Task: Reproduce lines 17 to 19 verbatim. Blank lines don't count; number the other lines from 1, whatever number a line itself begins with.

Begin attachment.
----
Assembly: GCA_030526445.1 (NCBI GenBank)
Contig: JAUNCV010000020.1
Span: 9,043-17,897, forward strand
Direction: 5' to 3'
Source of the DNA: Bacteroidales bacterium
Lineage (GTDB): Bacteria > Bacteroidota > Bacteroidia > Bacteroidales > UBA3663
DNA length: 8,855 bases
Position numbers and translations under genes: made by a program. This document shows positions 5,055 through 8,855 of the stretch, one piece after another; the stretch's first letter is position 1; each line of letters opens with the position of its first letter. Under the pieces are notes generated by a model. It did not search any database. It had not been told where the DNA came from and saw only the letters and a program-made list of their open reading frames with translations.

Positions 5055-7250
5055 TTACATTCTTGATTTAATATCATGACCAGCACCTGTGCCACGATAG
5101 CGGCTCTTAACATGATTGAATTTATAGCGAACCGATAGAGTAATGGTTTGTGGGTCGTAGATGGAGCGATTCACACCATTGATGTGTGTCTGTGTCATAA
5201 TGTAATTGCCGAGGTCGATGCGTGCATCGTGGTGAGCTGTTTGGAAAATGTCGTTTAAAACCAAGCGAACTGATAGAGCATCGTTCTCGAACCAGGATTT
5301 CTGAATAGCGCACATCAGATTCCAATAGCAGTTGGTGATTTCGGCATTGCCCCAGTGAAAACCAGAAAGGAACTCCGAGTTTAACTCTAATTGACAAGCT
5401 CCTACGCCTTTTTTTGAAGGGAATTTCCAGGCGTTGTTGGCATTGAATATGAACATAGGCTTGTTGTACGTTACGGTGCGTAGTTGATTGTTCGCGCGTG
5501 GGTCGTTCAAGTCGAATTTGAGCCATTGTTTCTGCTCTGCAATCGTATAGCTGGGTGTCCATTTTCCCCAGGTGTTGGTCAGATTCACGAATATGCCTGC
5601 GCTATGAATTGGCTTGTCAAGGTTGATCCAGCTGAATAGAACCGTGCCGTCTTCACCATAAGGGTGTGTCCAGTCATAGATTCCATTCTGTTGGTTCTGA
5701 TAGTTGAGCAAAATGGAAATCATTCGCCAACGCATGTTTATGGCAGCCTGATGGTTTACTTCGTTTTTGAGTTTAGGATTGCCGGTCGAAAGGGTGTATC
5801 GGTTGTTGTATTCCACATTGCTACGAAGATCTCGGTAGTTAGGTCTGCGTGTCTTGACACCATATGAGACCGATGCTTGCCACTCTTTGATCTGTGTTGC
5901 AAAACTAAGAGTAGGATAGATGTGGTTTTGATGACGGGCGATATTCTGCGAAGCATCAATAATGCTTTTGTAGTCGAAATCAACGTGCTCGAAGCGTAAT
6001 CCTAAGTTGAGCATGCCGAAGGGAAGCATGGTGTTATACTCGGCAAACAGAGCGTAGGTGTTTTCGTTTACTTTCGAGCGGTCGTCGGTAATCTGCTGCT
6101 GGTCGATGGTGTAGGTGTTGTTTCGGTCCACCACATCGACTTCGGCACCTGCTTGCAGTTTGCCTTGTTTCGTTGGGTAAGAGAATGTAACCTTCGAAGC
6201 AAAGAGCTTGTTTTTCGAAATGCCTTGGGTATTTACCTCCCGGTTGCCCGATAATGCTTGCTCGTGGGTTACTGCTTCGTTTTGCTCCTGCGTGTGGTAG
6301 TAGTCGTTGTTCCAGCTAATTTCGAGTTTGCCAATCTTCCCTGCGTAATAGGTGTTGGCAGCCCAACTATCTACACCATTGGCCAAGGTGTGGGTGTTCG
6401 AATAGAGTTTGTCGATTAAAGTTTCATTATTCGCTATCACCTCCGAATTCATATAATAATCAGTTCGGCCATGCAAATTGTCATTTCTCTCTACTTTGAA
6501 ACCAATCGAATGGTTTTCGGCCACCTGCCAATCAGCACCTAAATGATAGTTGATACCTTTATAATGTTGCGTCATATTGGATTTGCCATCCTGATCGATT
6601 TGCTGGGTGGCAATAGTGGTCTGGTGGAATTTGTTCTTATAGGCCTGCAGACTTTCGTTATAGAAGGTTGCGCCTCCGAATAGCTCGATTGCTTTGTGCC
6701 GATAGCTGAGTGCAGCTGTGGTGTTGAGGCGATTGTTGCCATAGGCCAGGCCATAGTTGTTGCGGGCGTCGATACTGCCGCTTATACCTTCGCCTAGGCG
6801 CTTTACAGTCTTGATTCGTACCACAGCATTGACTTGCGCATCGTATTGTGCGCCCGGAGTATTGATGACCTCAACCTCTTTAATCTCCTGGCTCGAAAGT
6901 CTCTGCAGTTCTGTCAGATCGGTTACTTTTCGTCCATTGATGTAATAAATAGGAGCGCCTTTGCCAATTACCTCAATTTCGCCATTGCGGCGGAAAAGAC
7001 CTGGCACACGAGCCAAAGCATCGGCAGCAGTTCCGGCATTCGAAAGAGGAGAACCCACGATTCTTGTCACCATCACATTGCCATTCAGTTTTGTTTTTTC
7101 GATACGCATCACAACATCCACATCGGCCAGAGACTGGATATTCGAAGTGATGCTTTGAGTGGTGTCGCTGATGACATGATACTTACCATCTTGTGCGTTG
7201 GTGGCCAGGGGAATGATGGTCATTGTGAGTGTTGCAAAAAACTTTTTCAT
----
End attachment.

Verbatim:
5701 TAGTTGAGCAAAATGGAAATCATTCGCCAACGCATGTTTATGGCAGCCTGATGGTTTACTTCGTTTTTGAGTTTAGGATTGCCGGTCGAAAGGGTGTATC
5801 GGTTGTTGTATTCCACATTGCTACGAAGATCTCGGTAGTTAGGTCTGCGTGTCTTGACACCATATGAGACCGATGCTTGCCACTCTTTGATCTGTGTTGC
5901 AAAACTAAGAGTAGGATAGATGTGGTTTTGATGACGGGCGATATTCTGCGAAGCATCAATAATGCTTTTGTAGTCGAAATCAACGTGCTCGAAGCGTAAT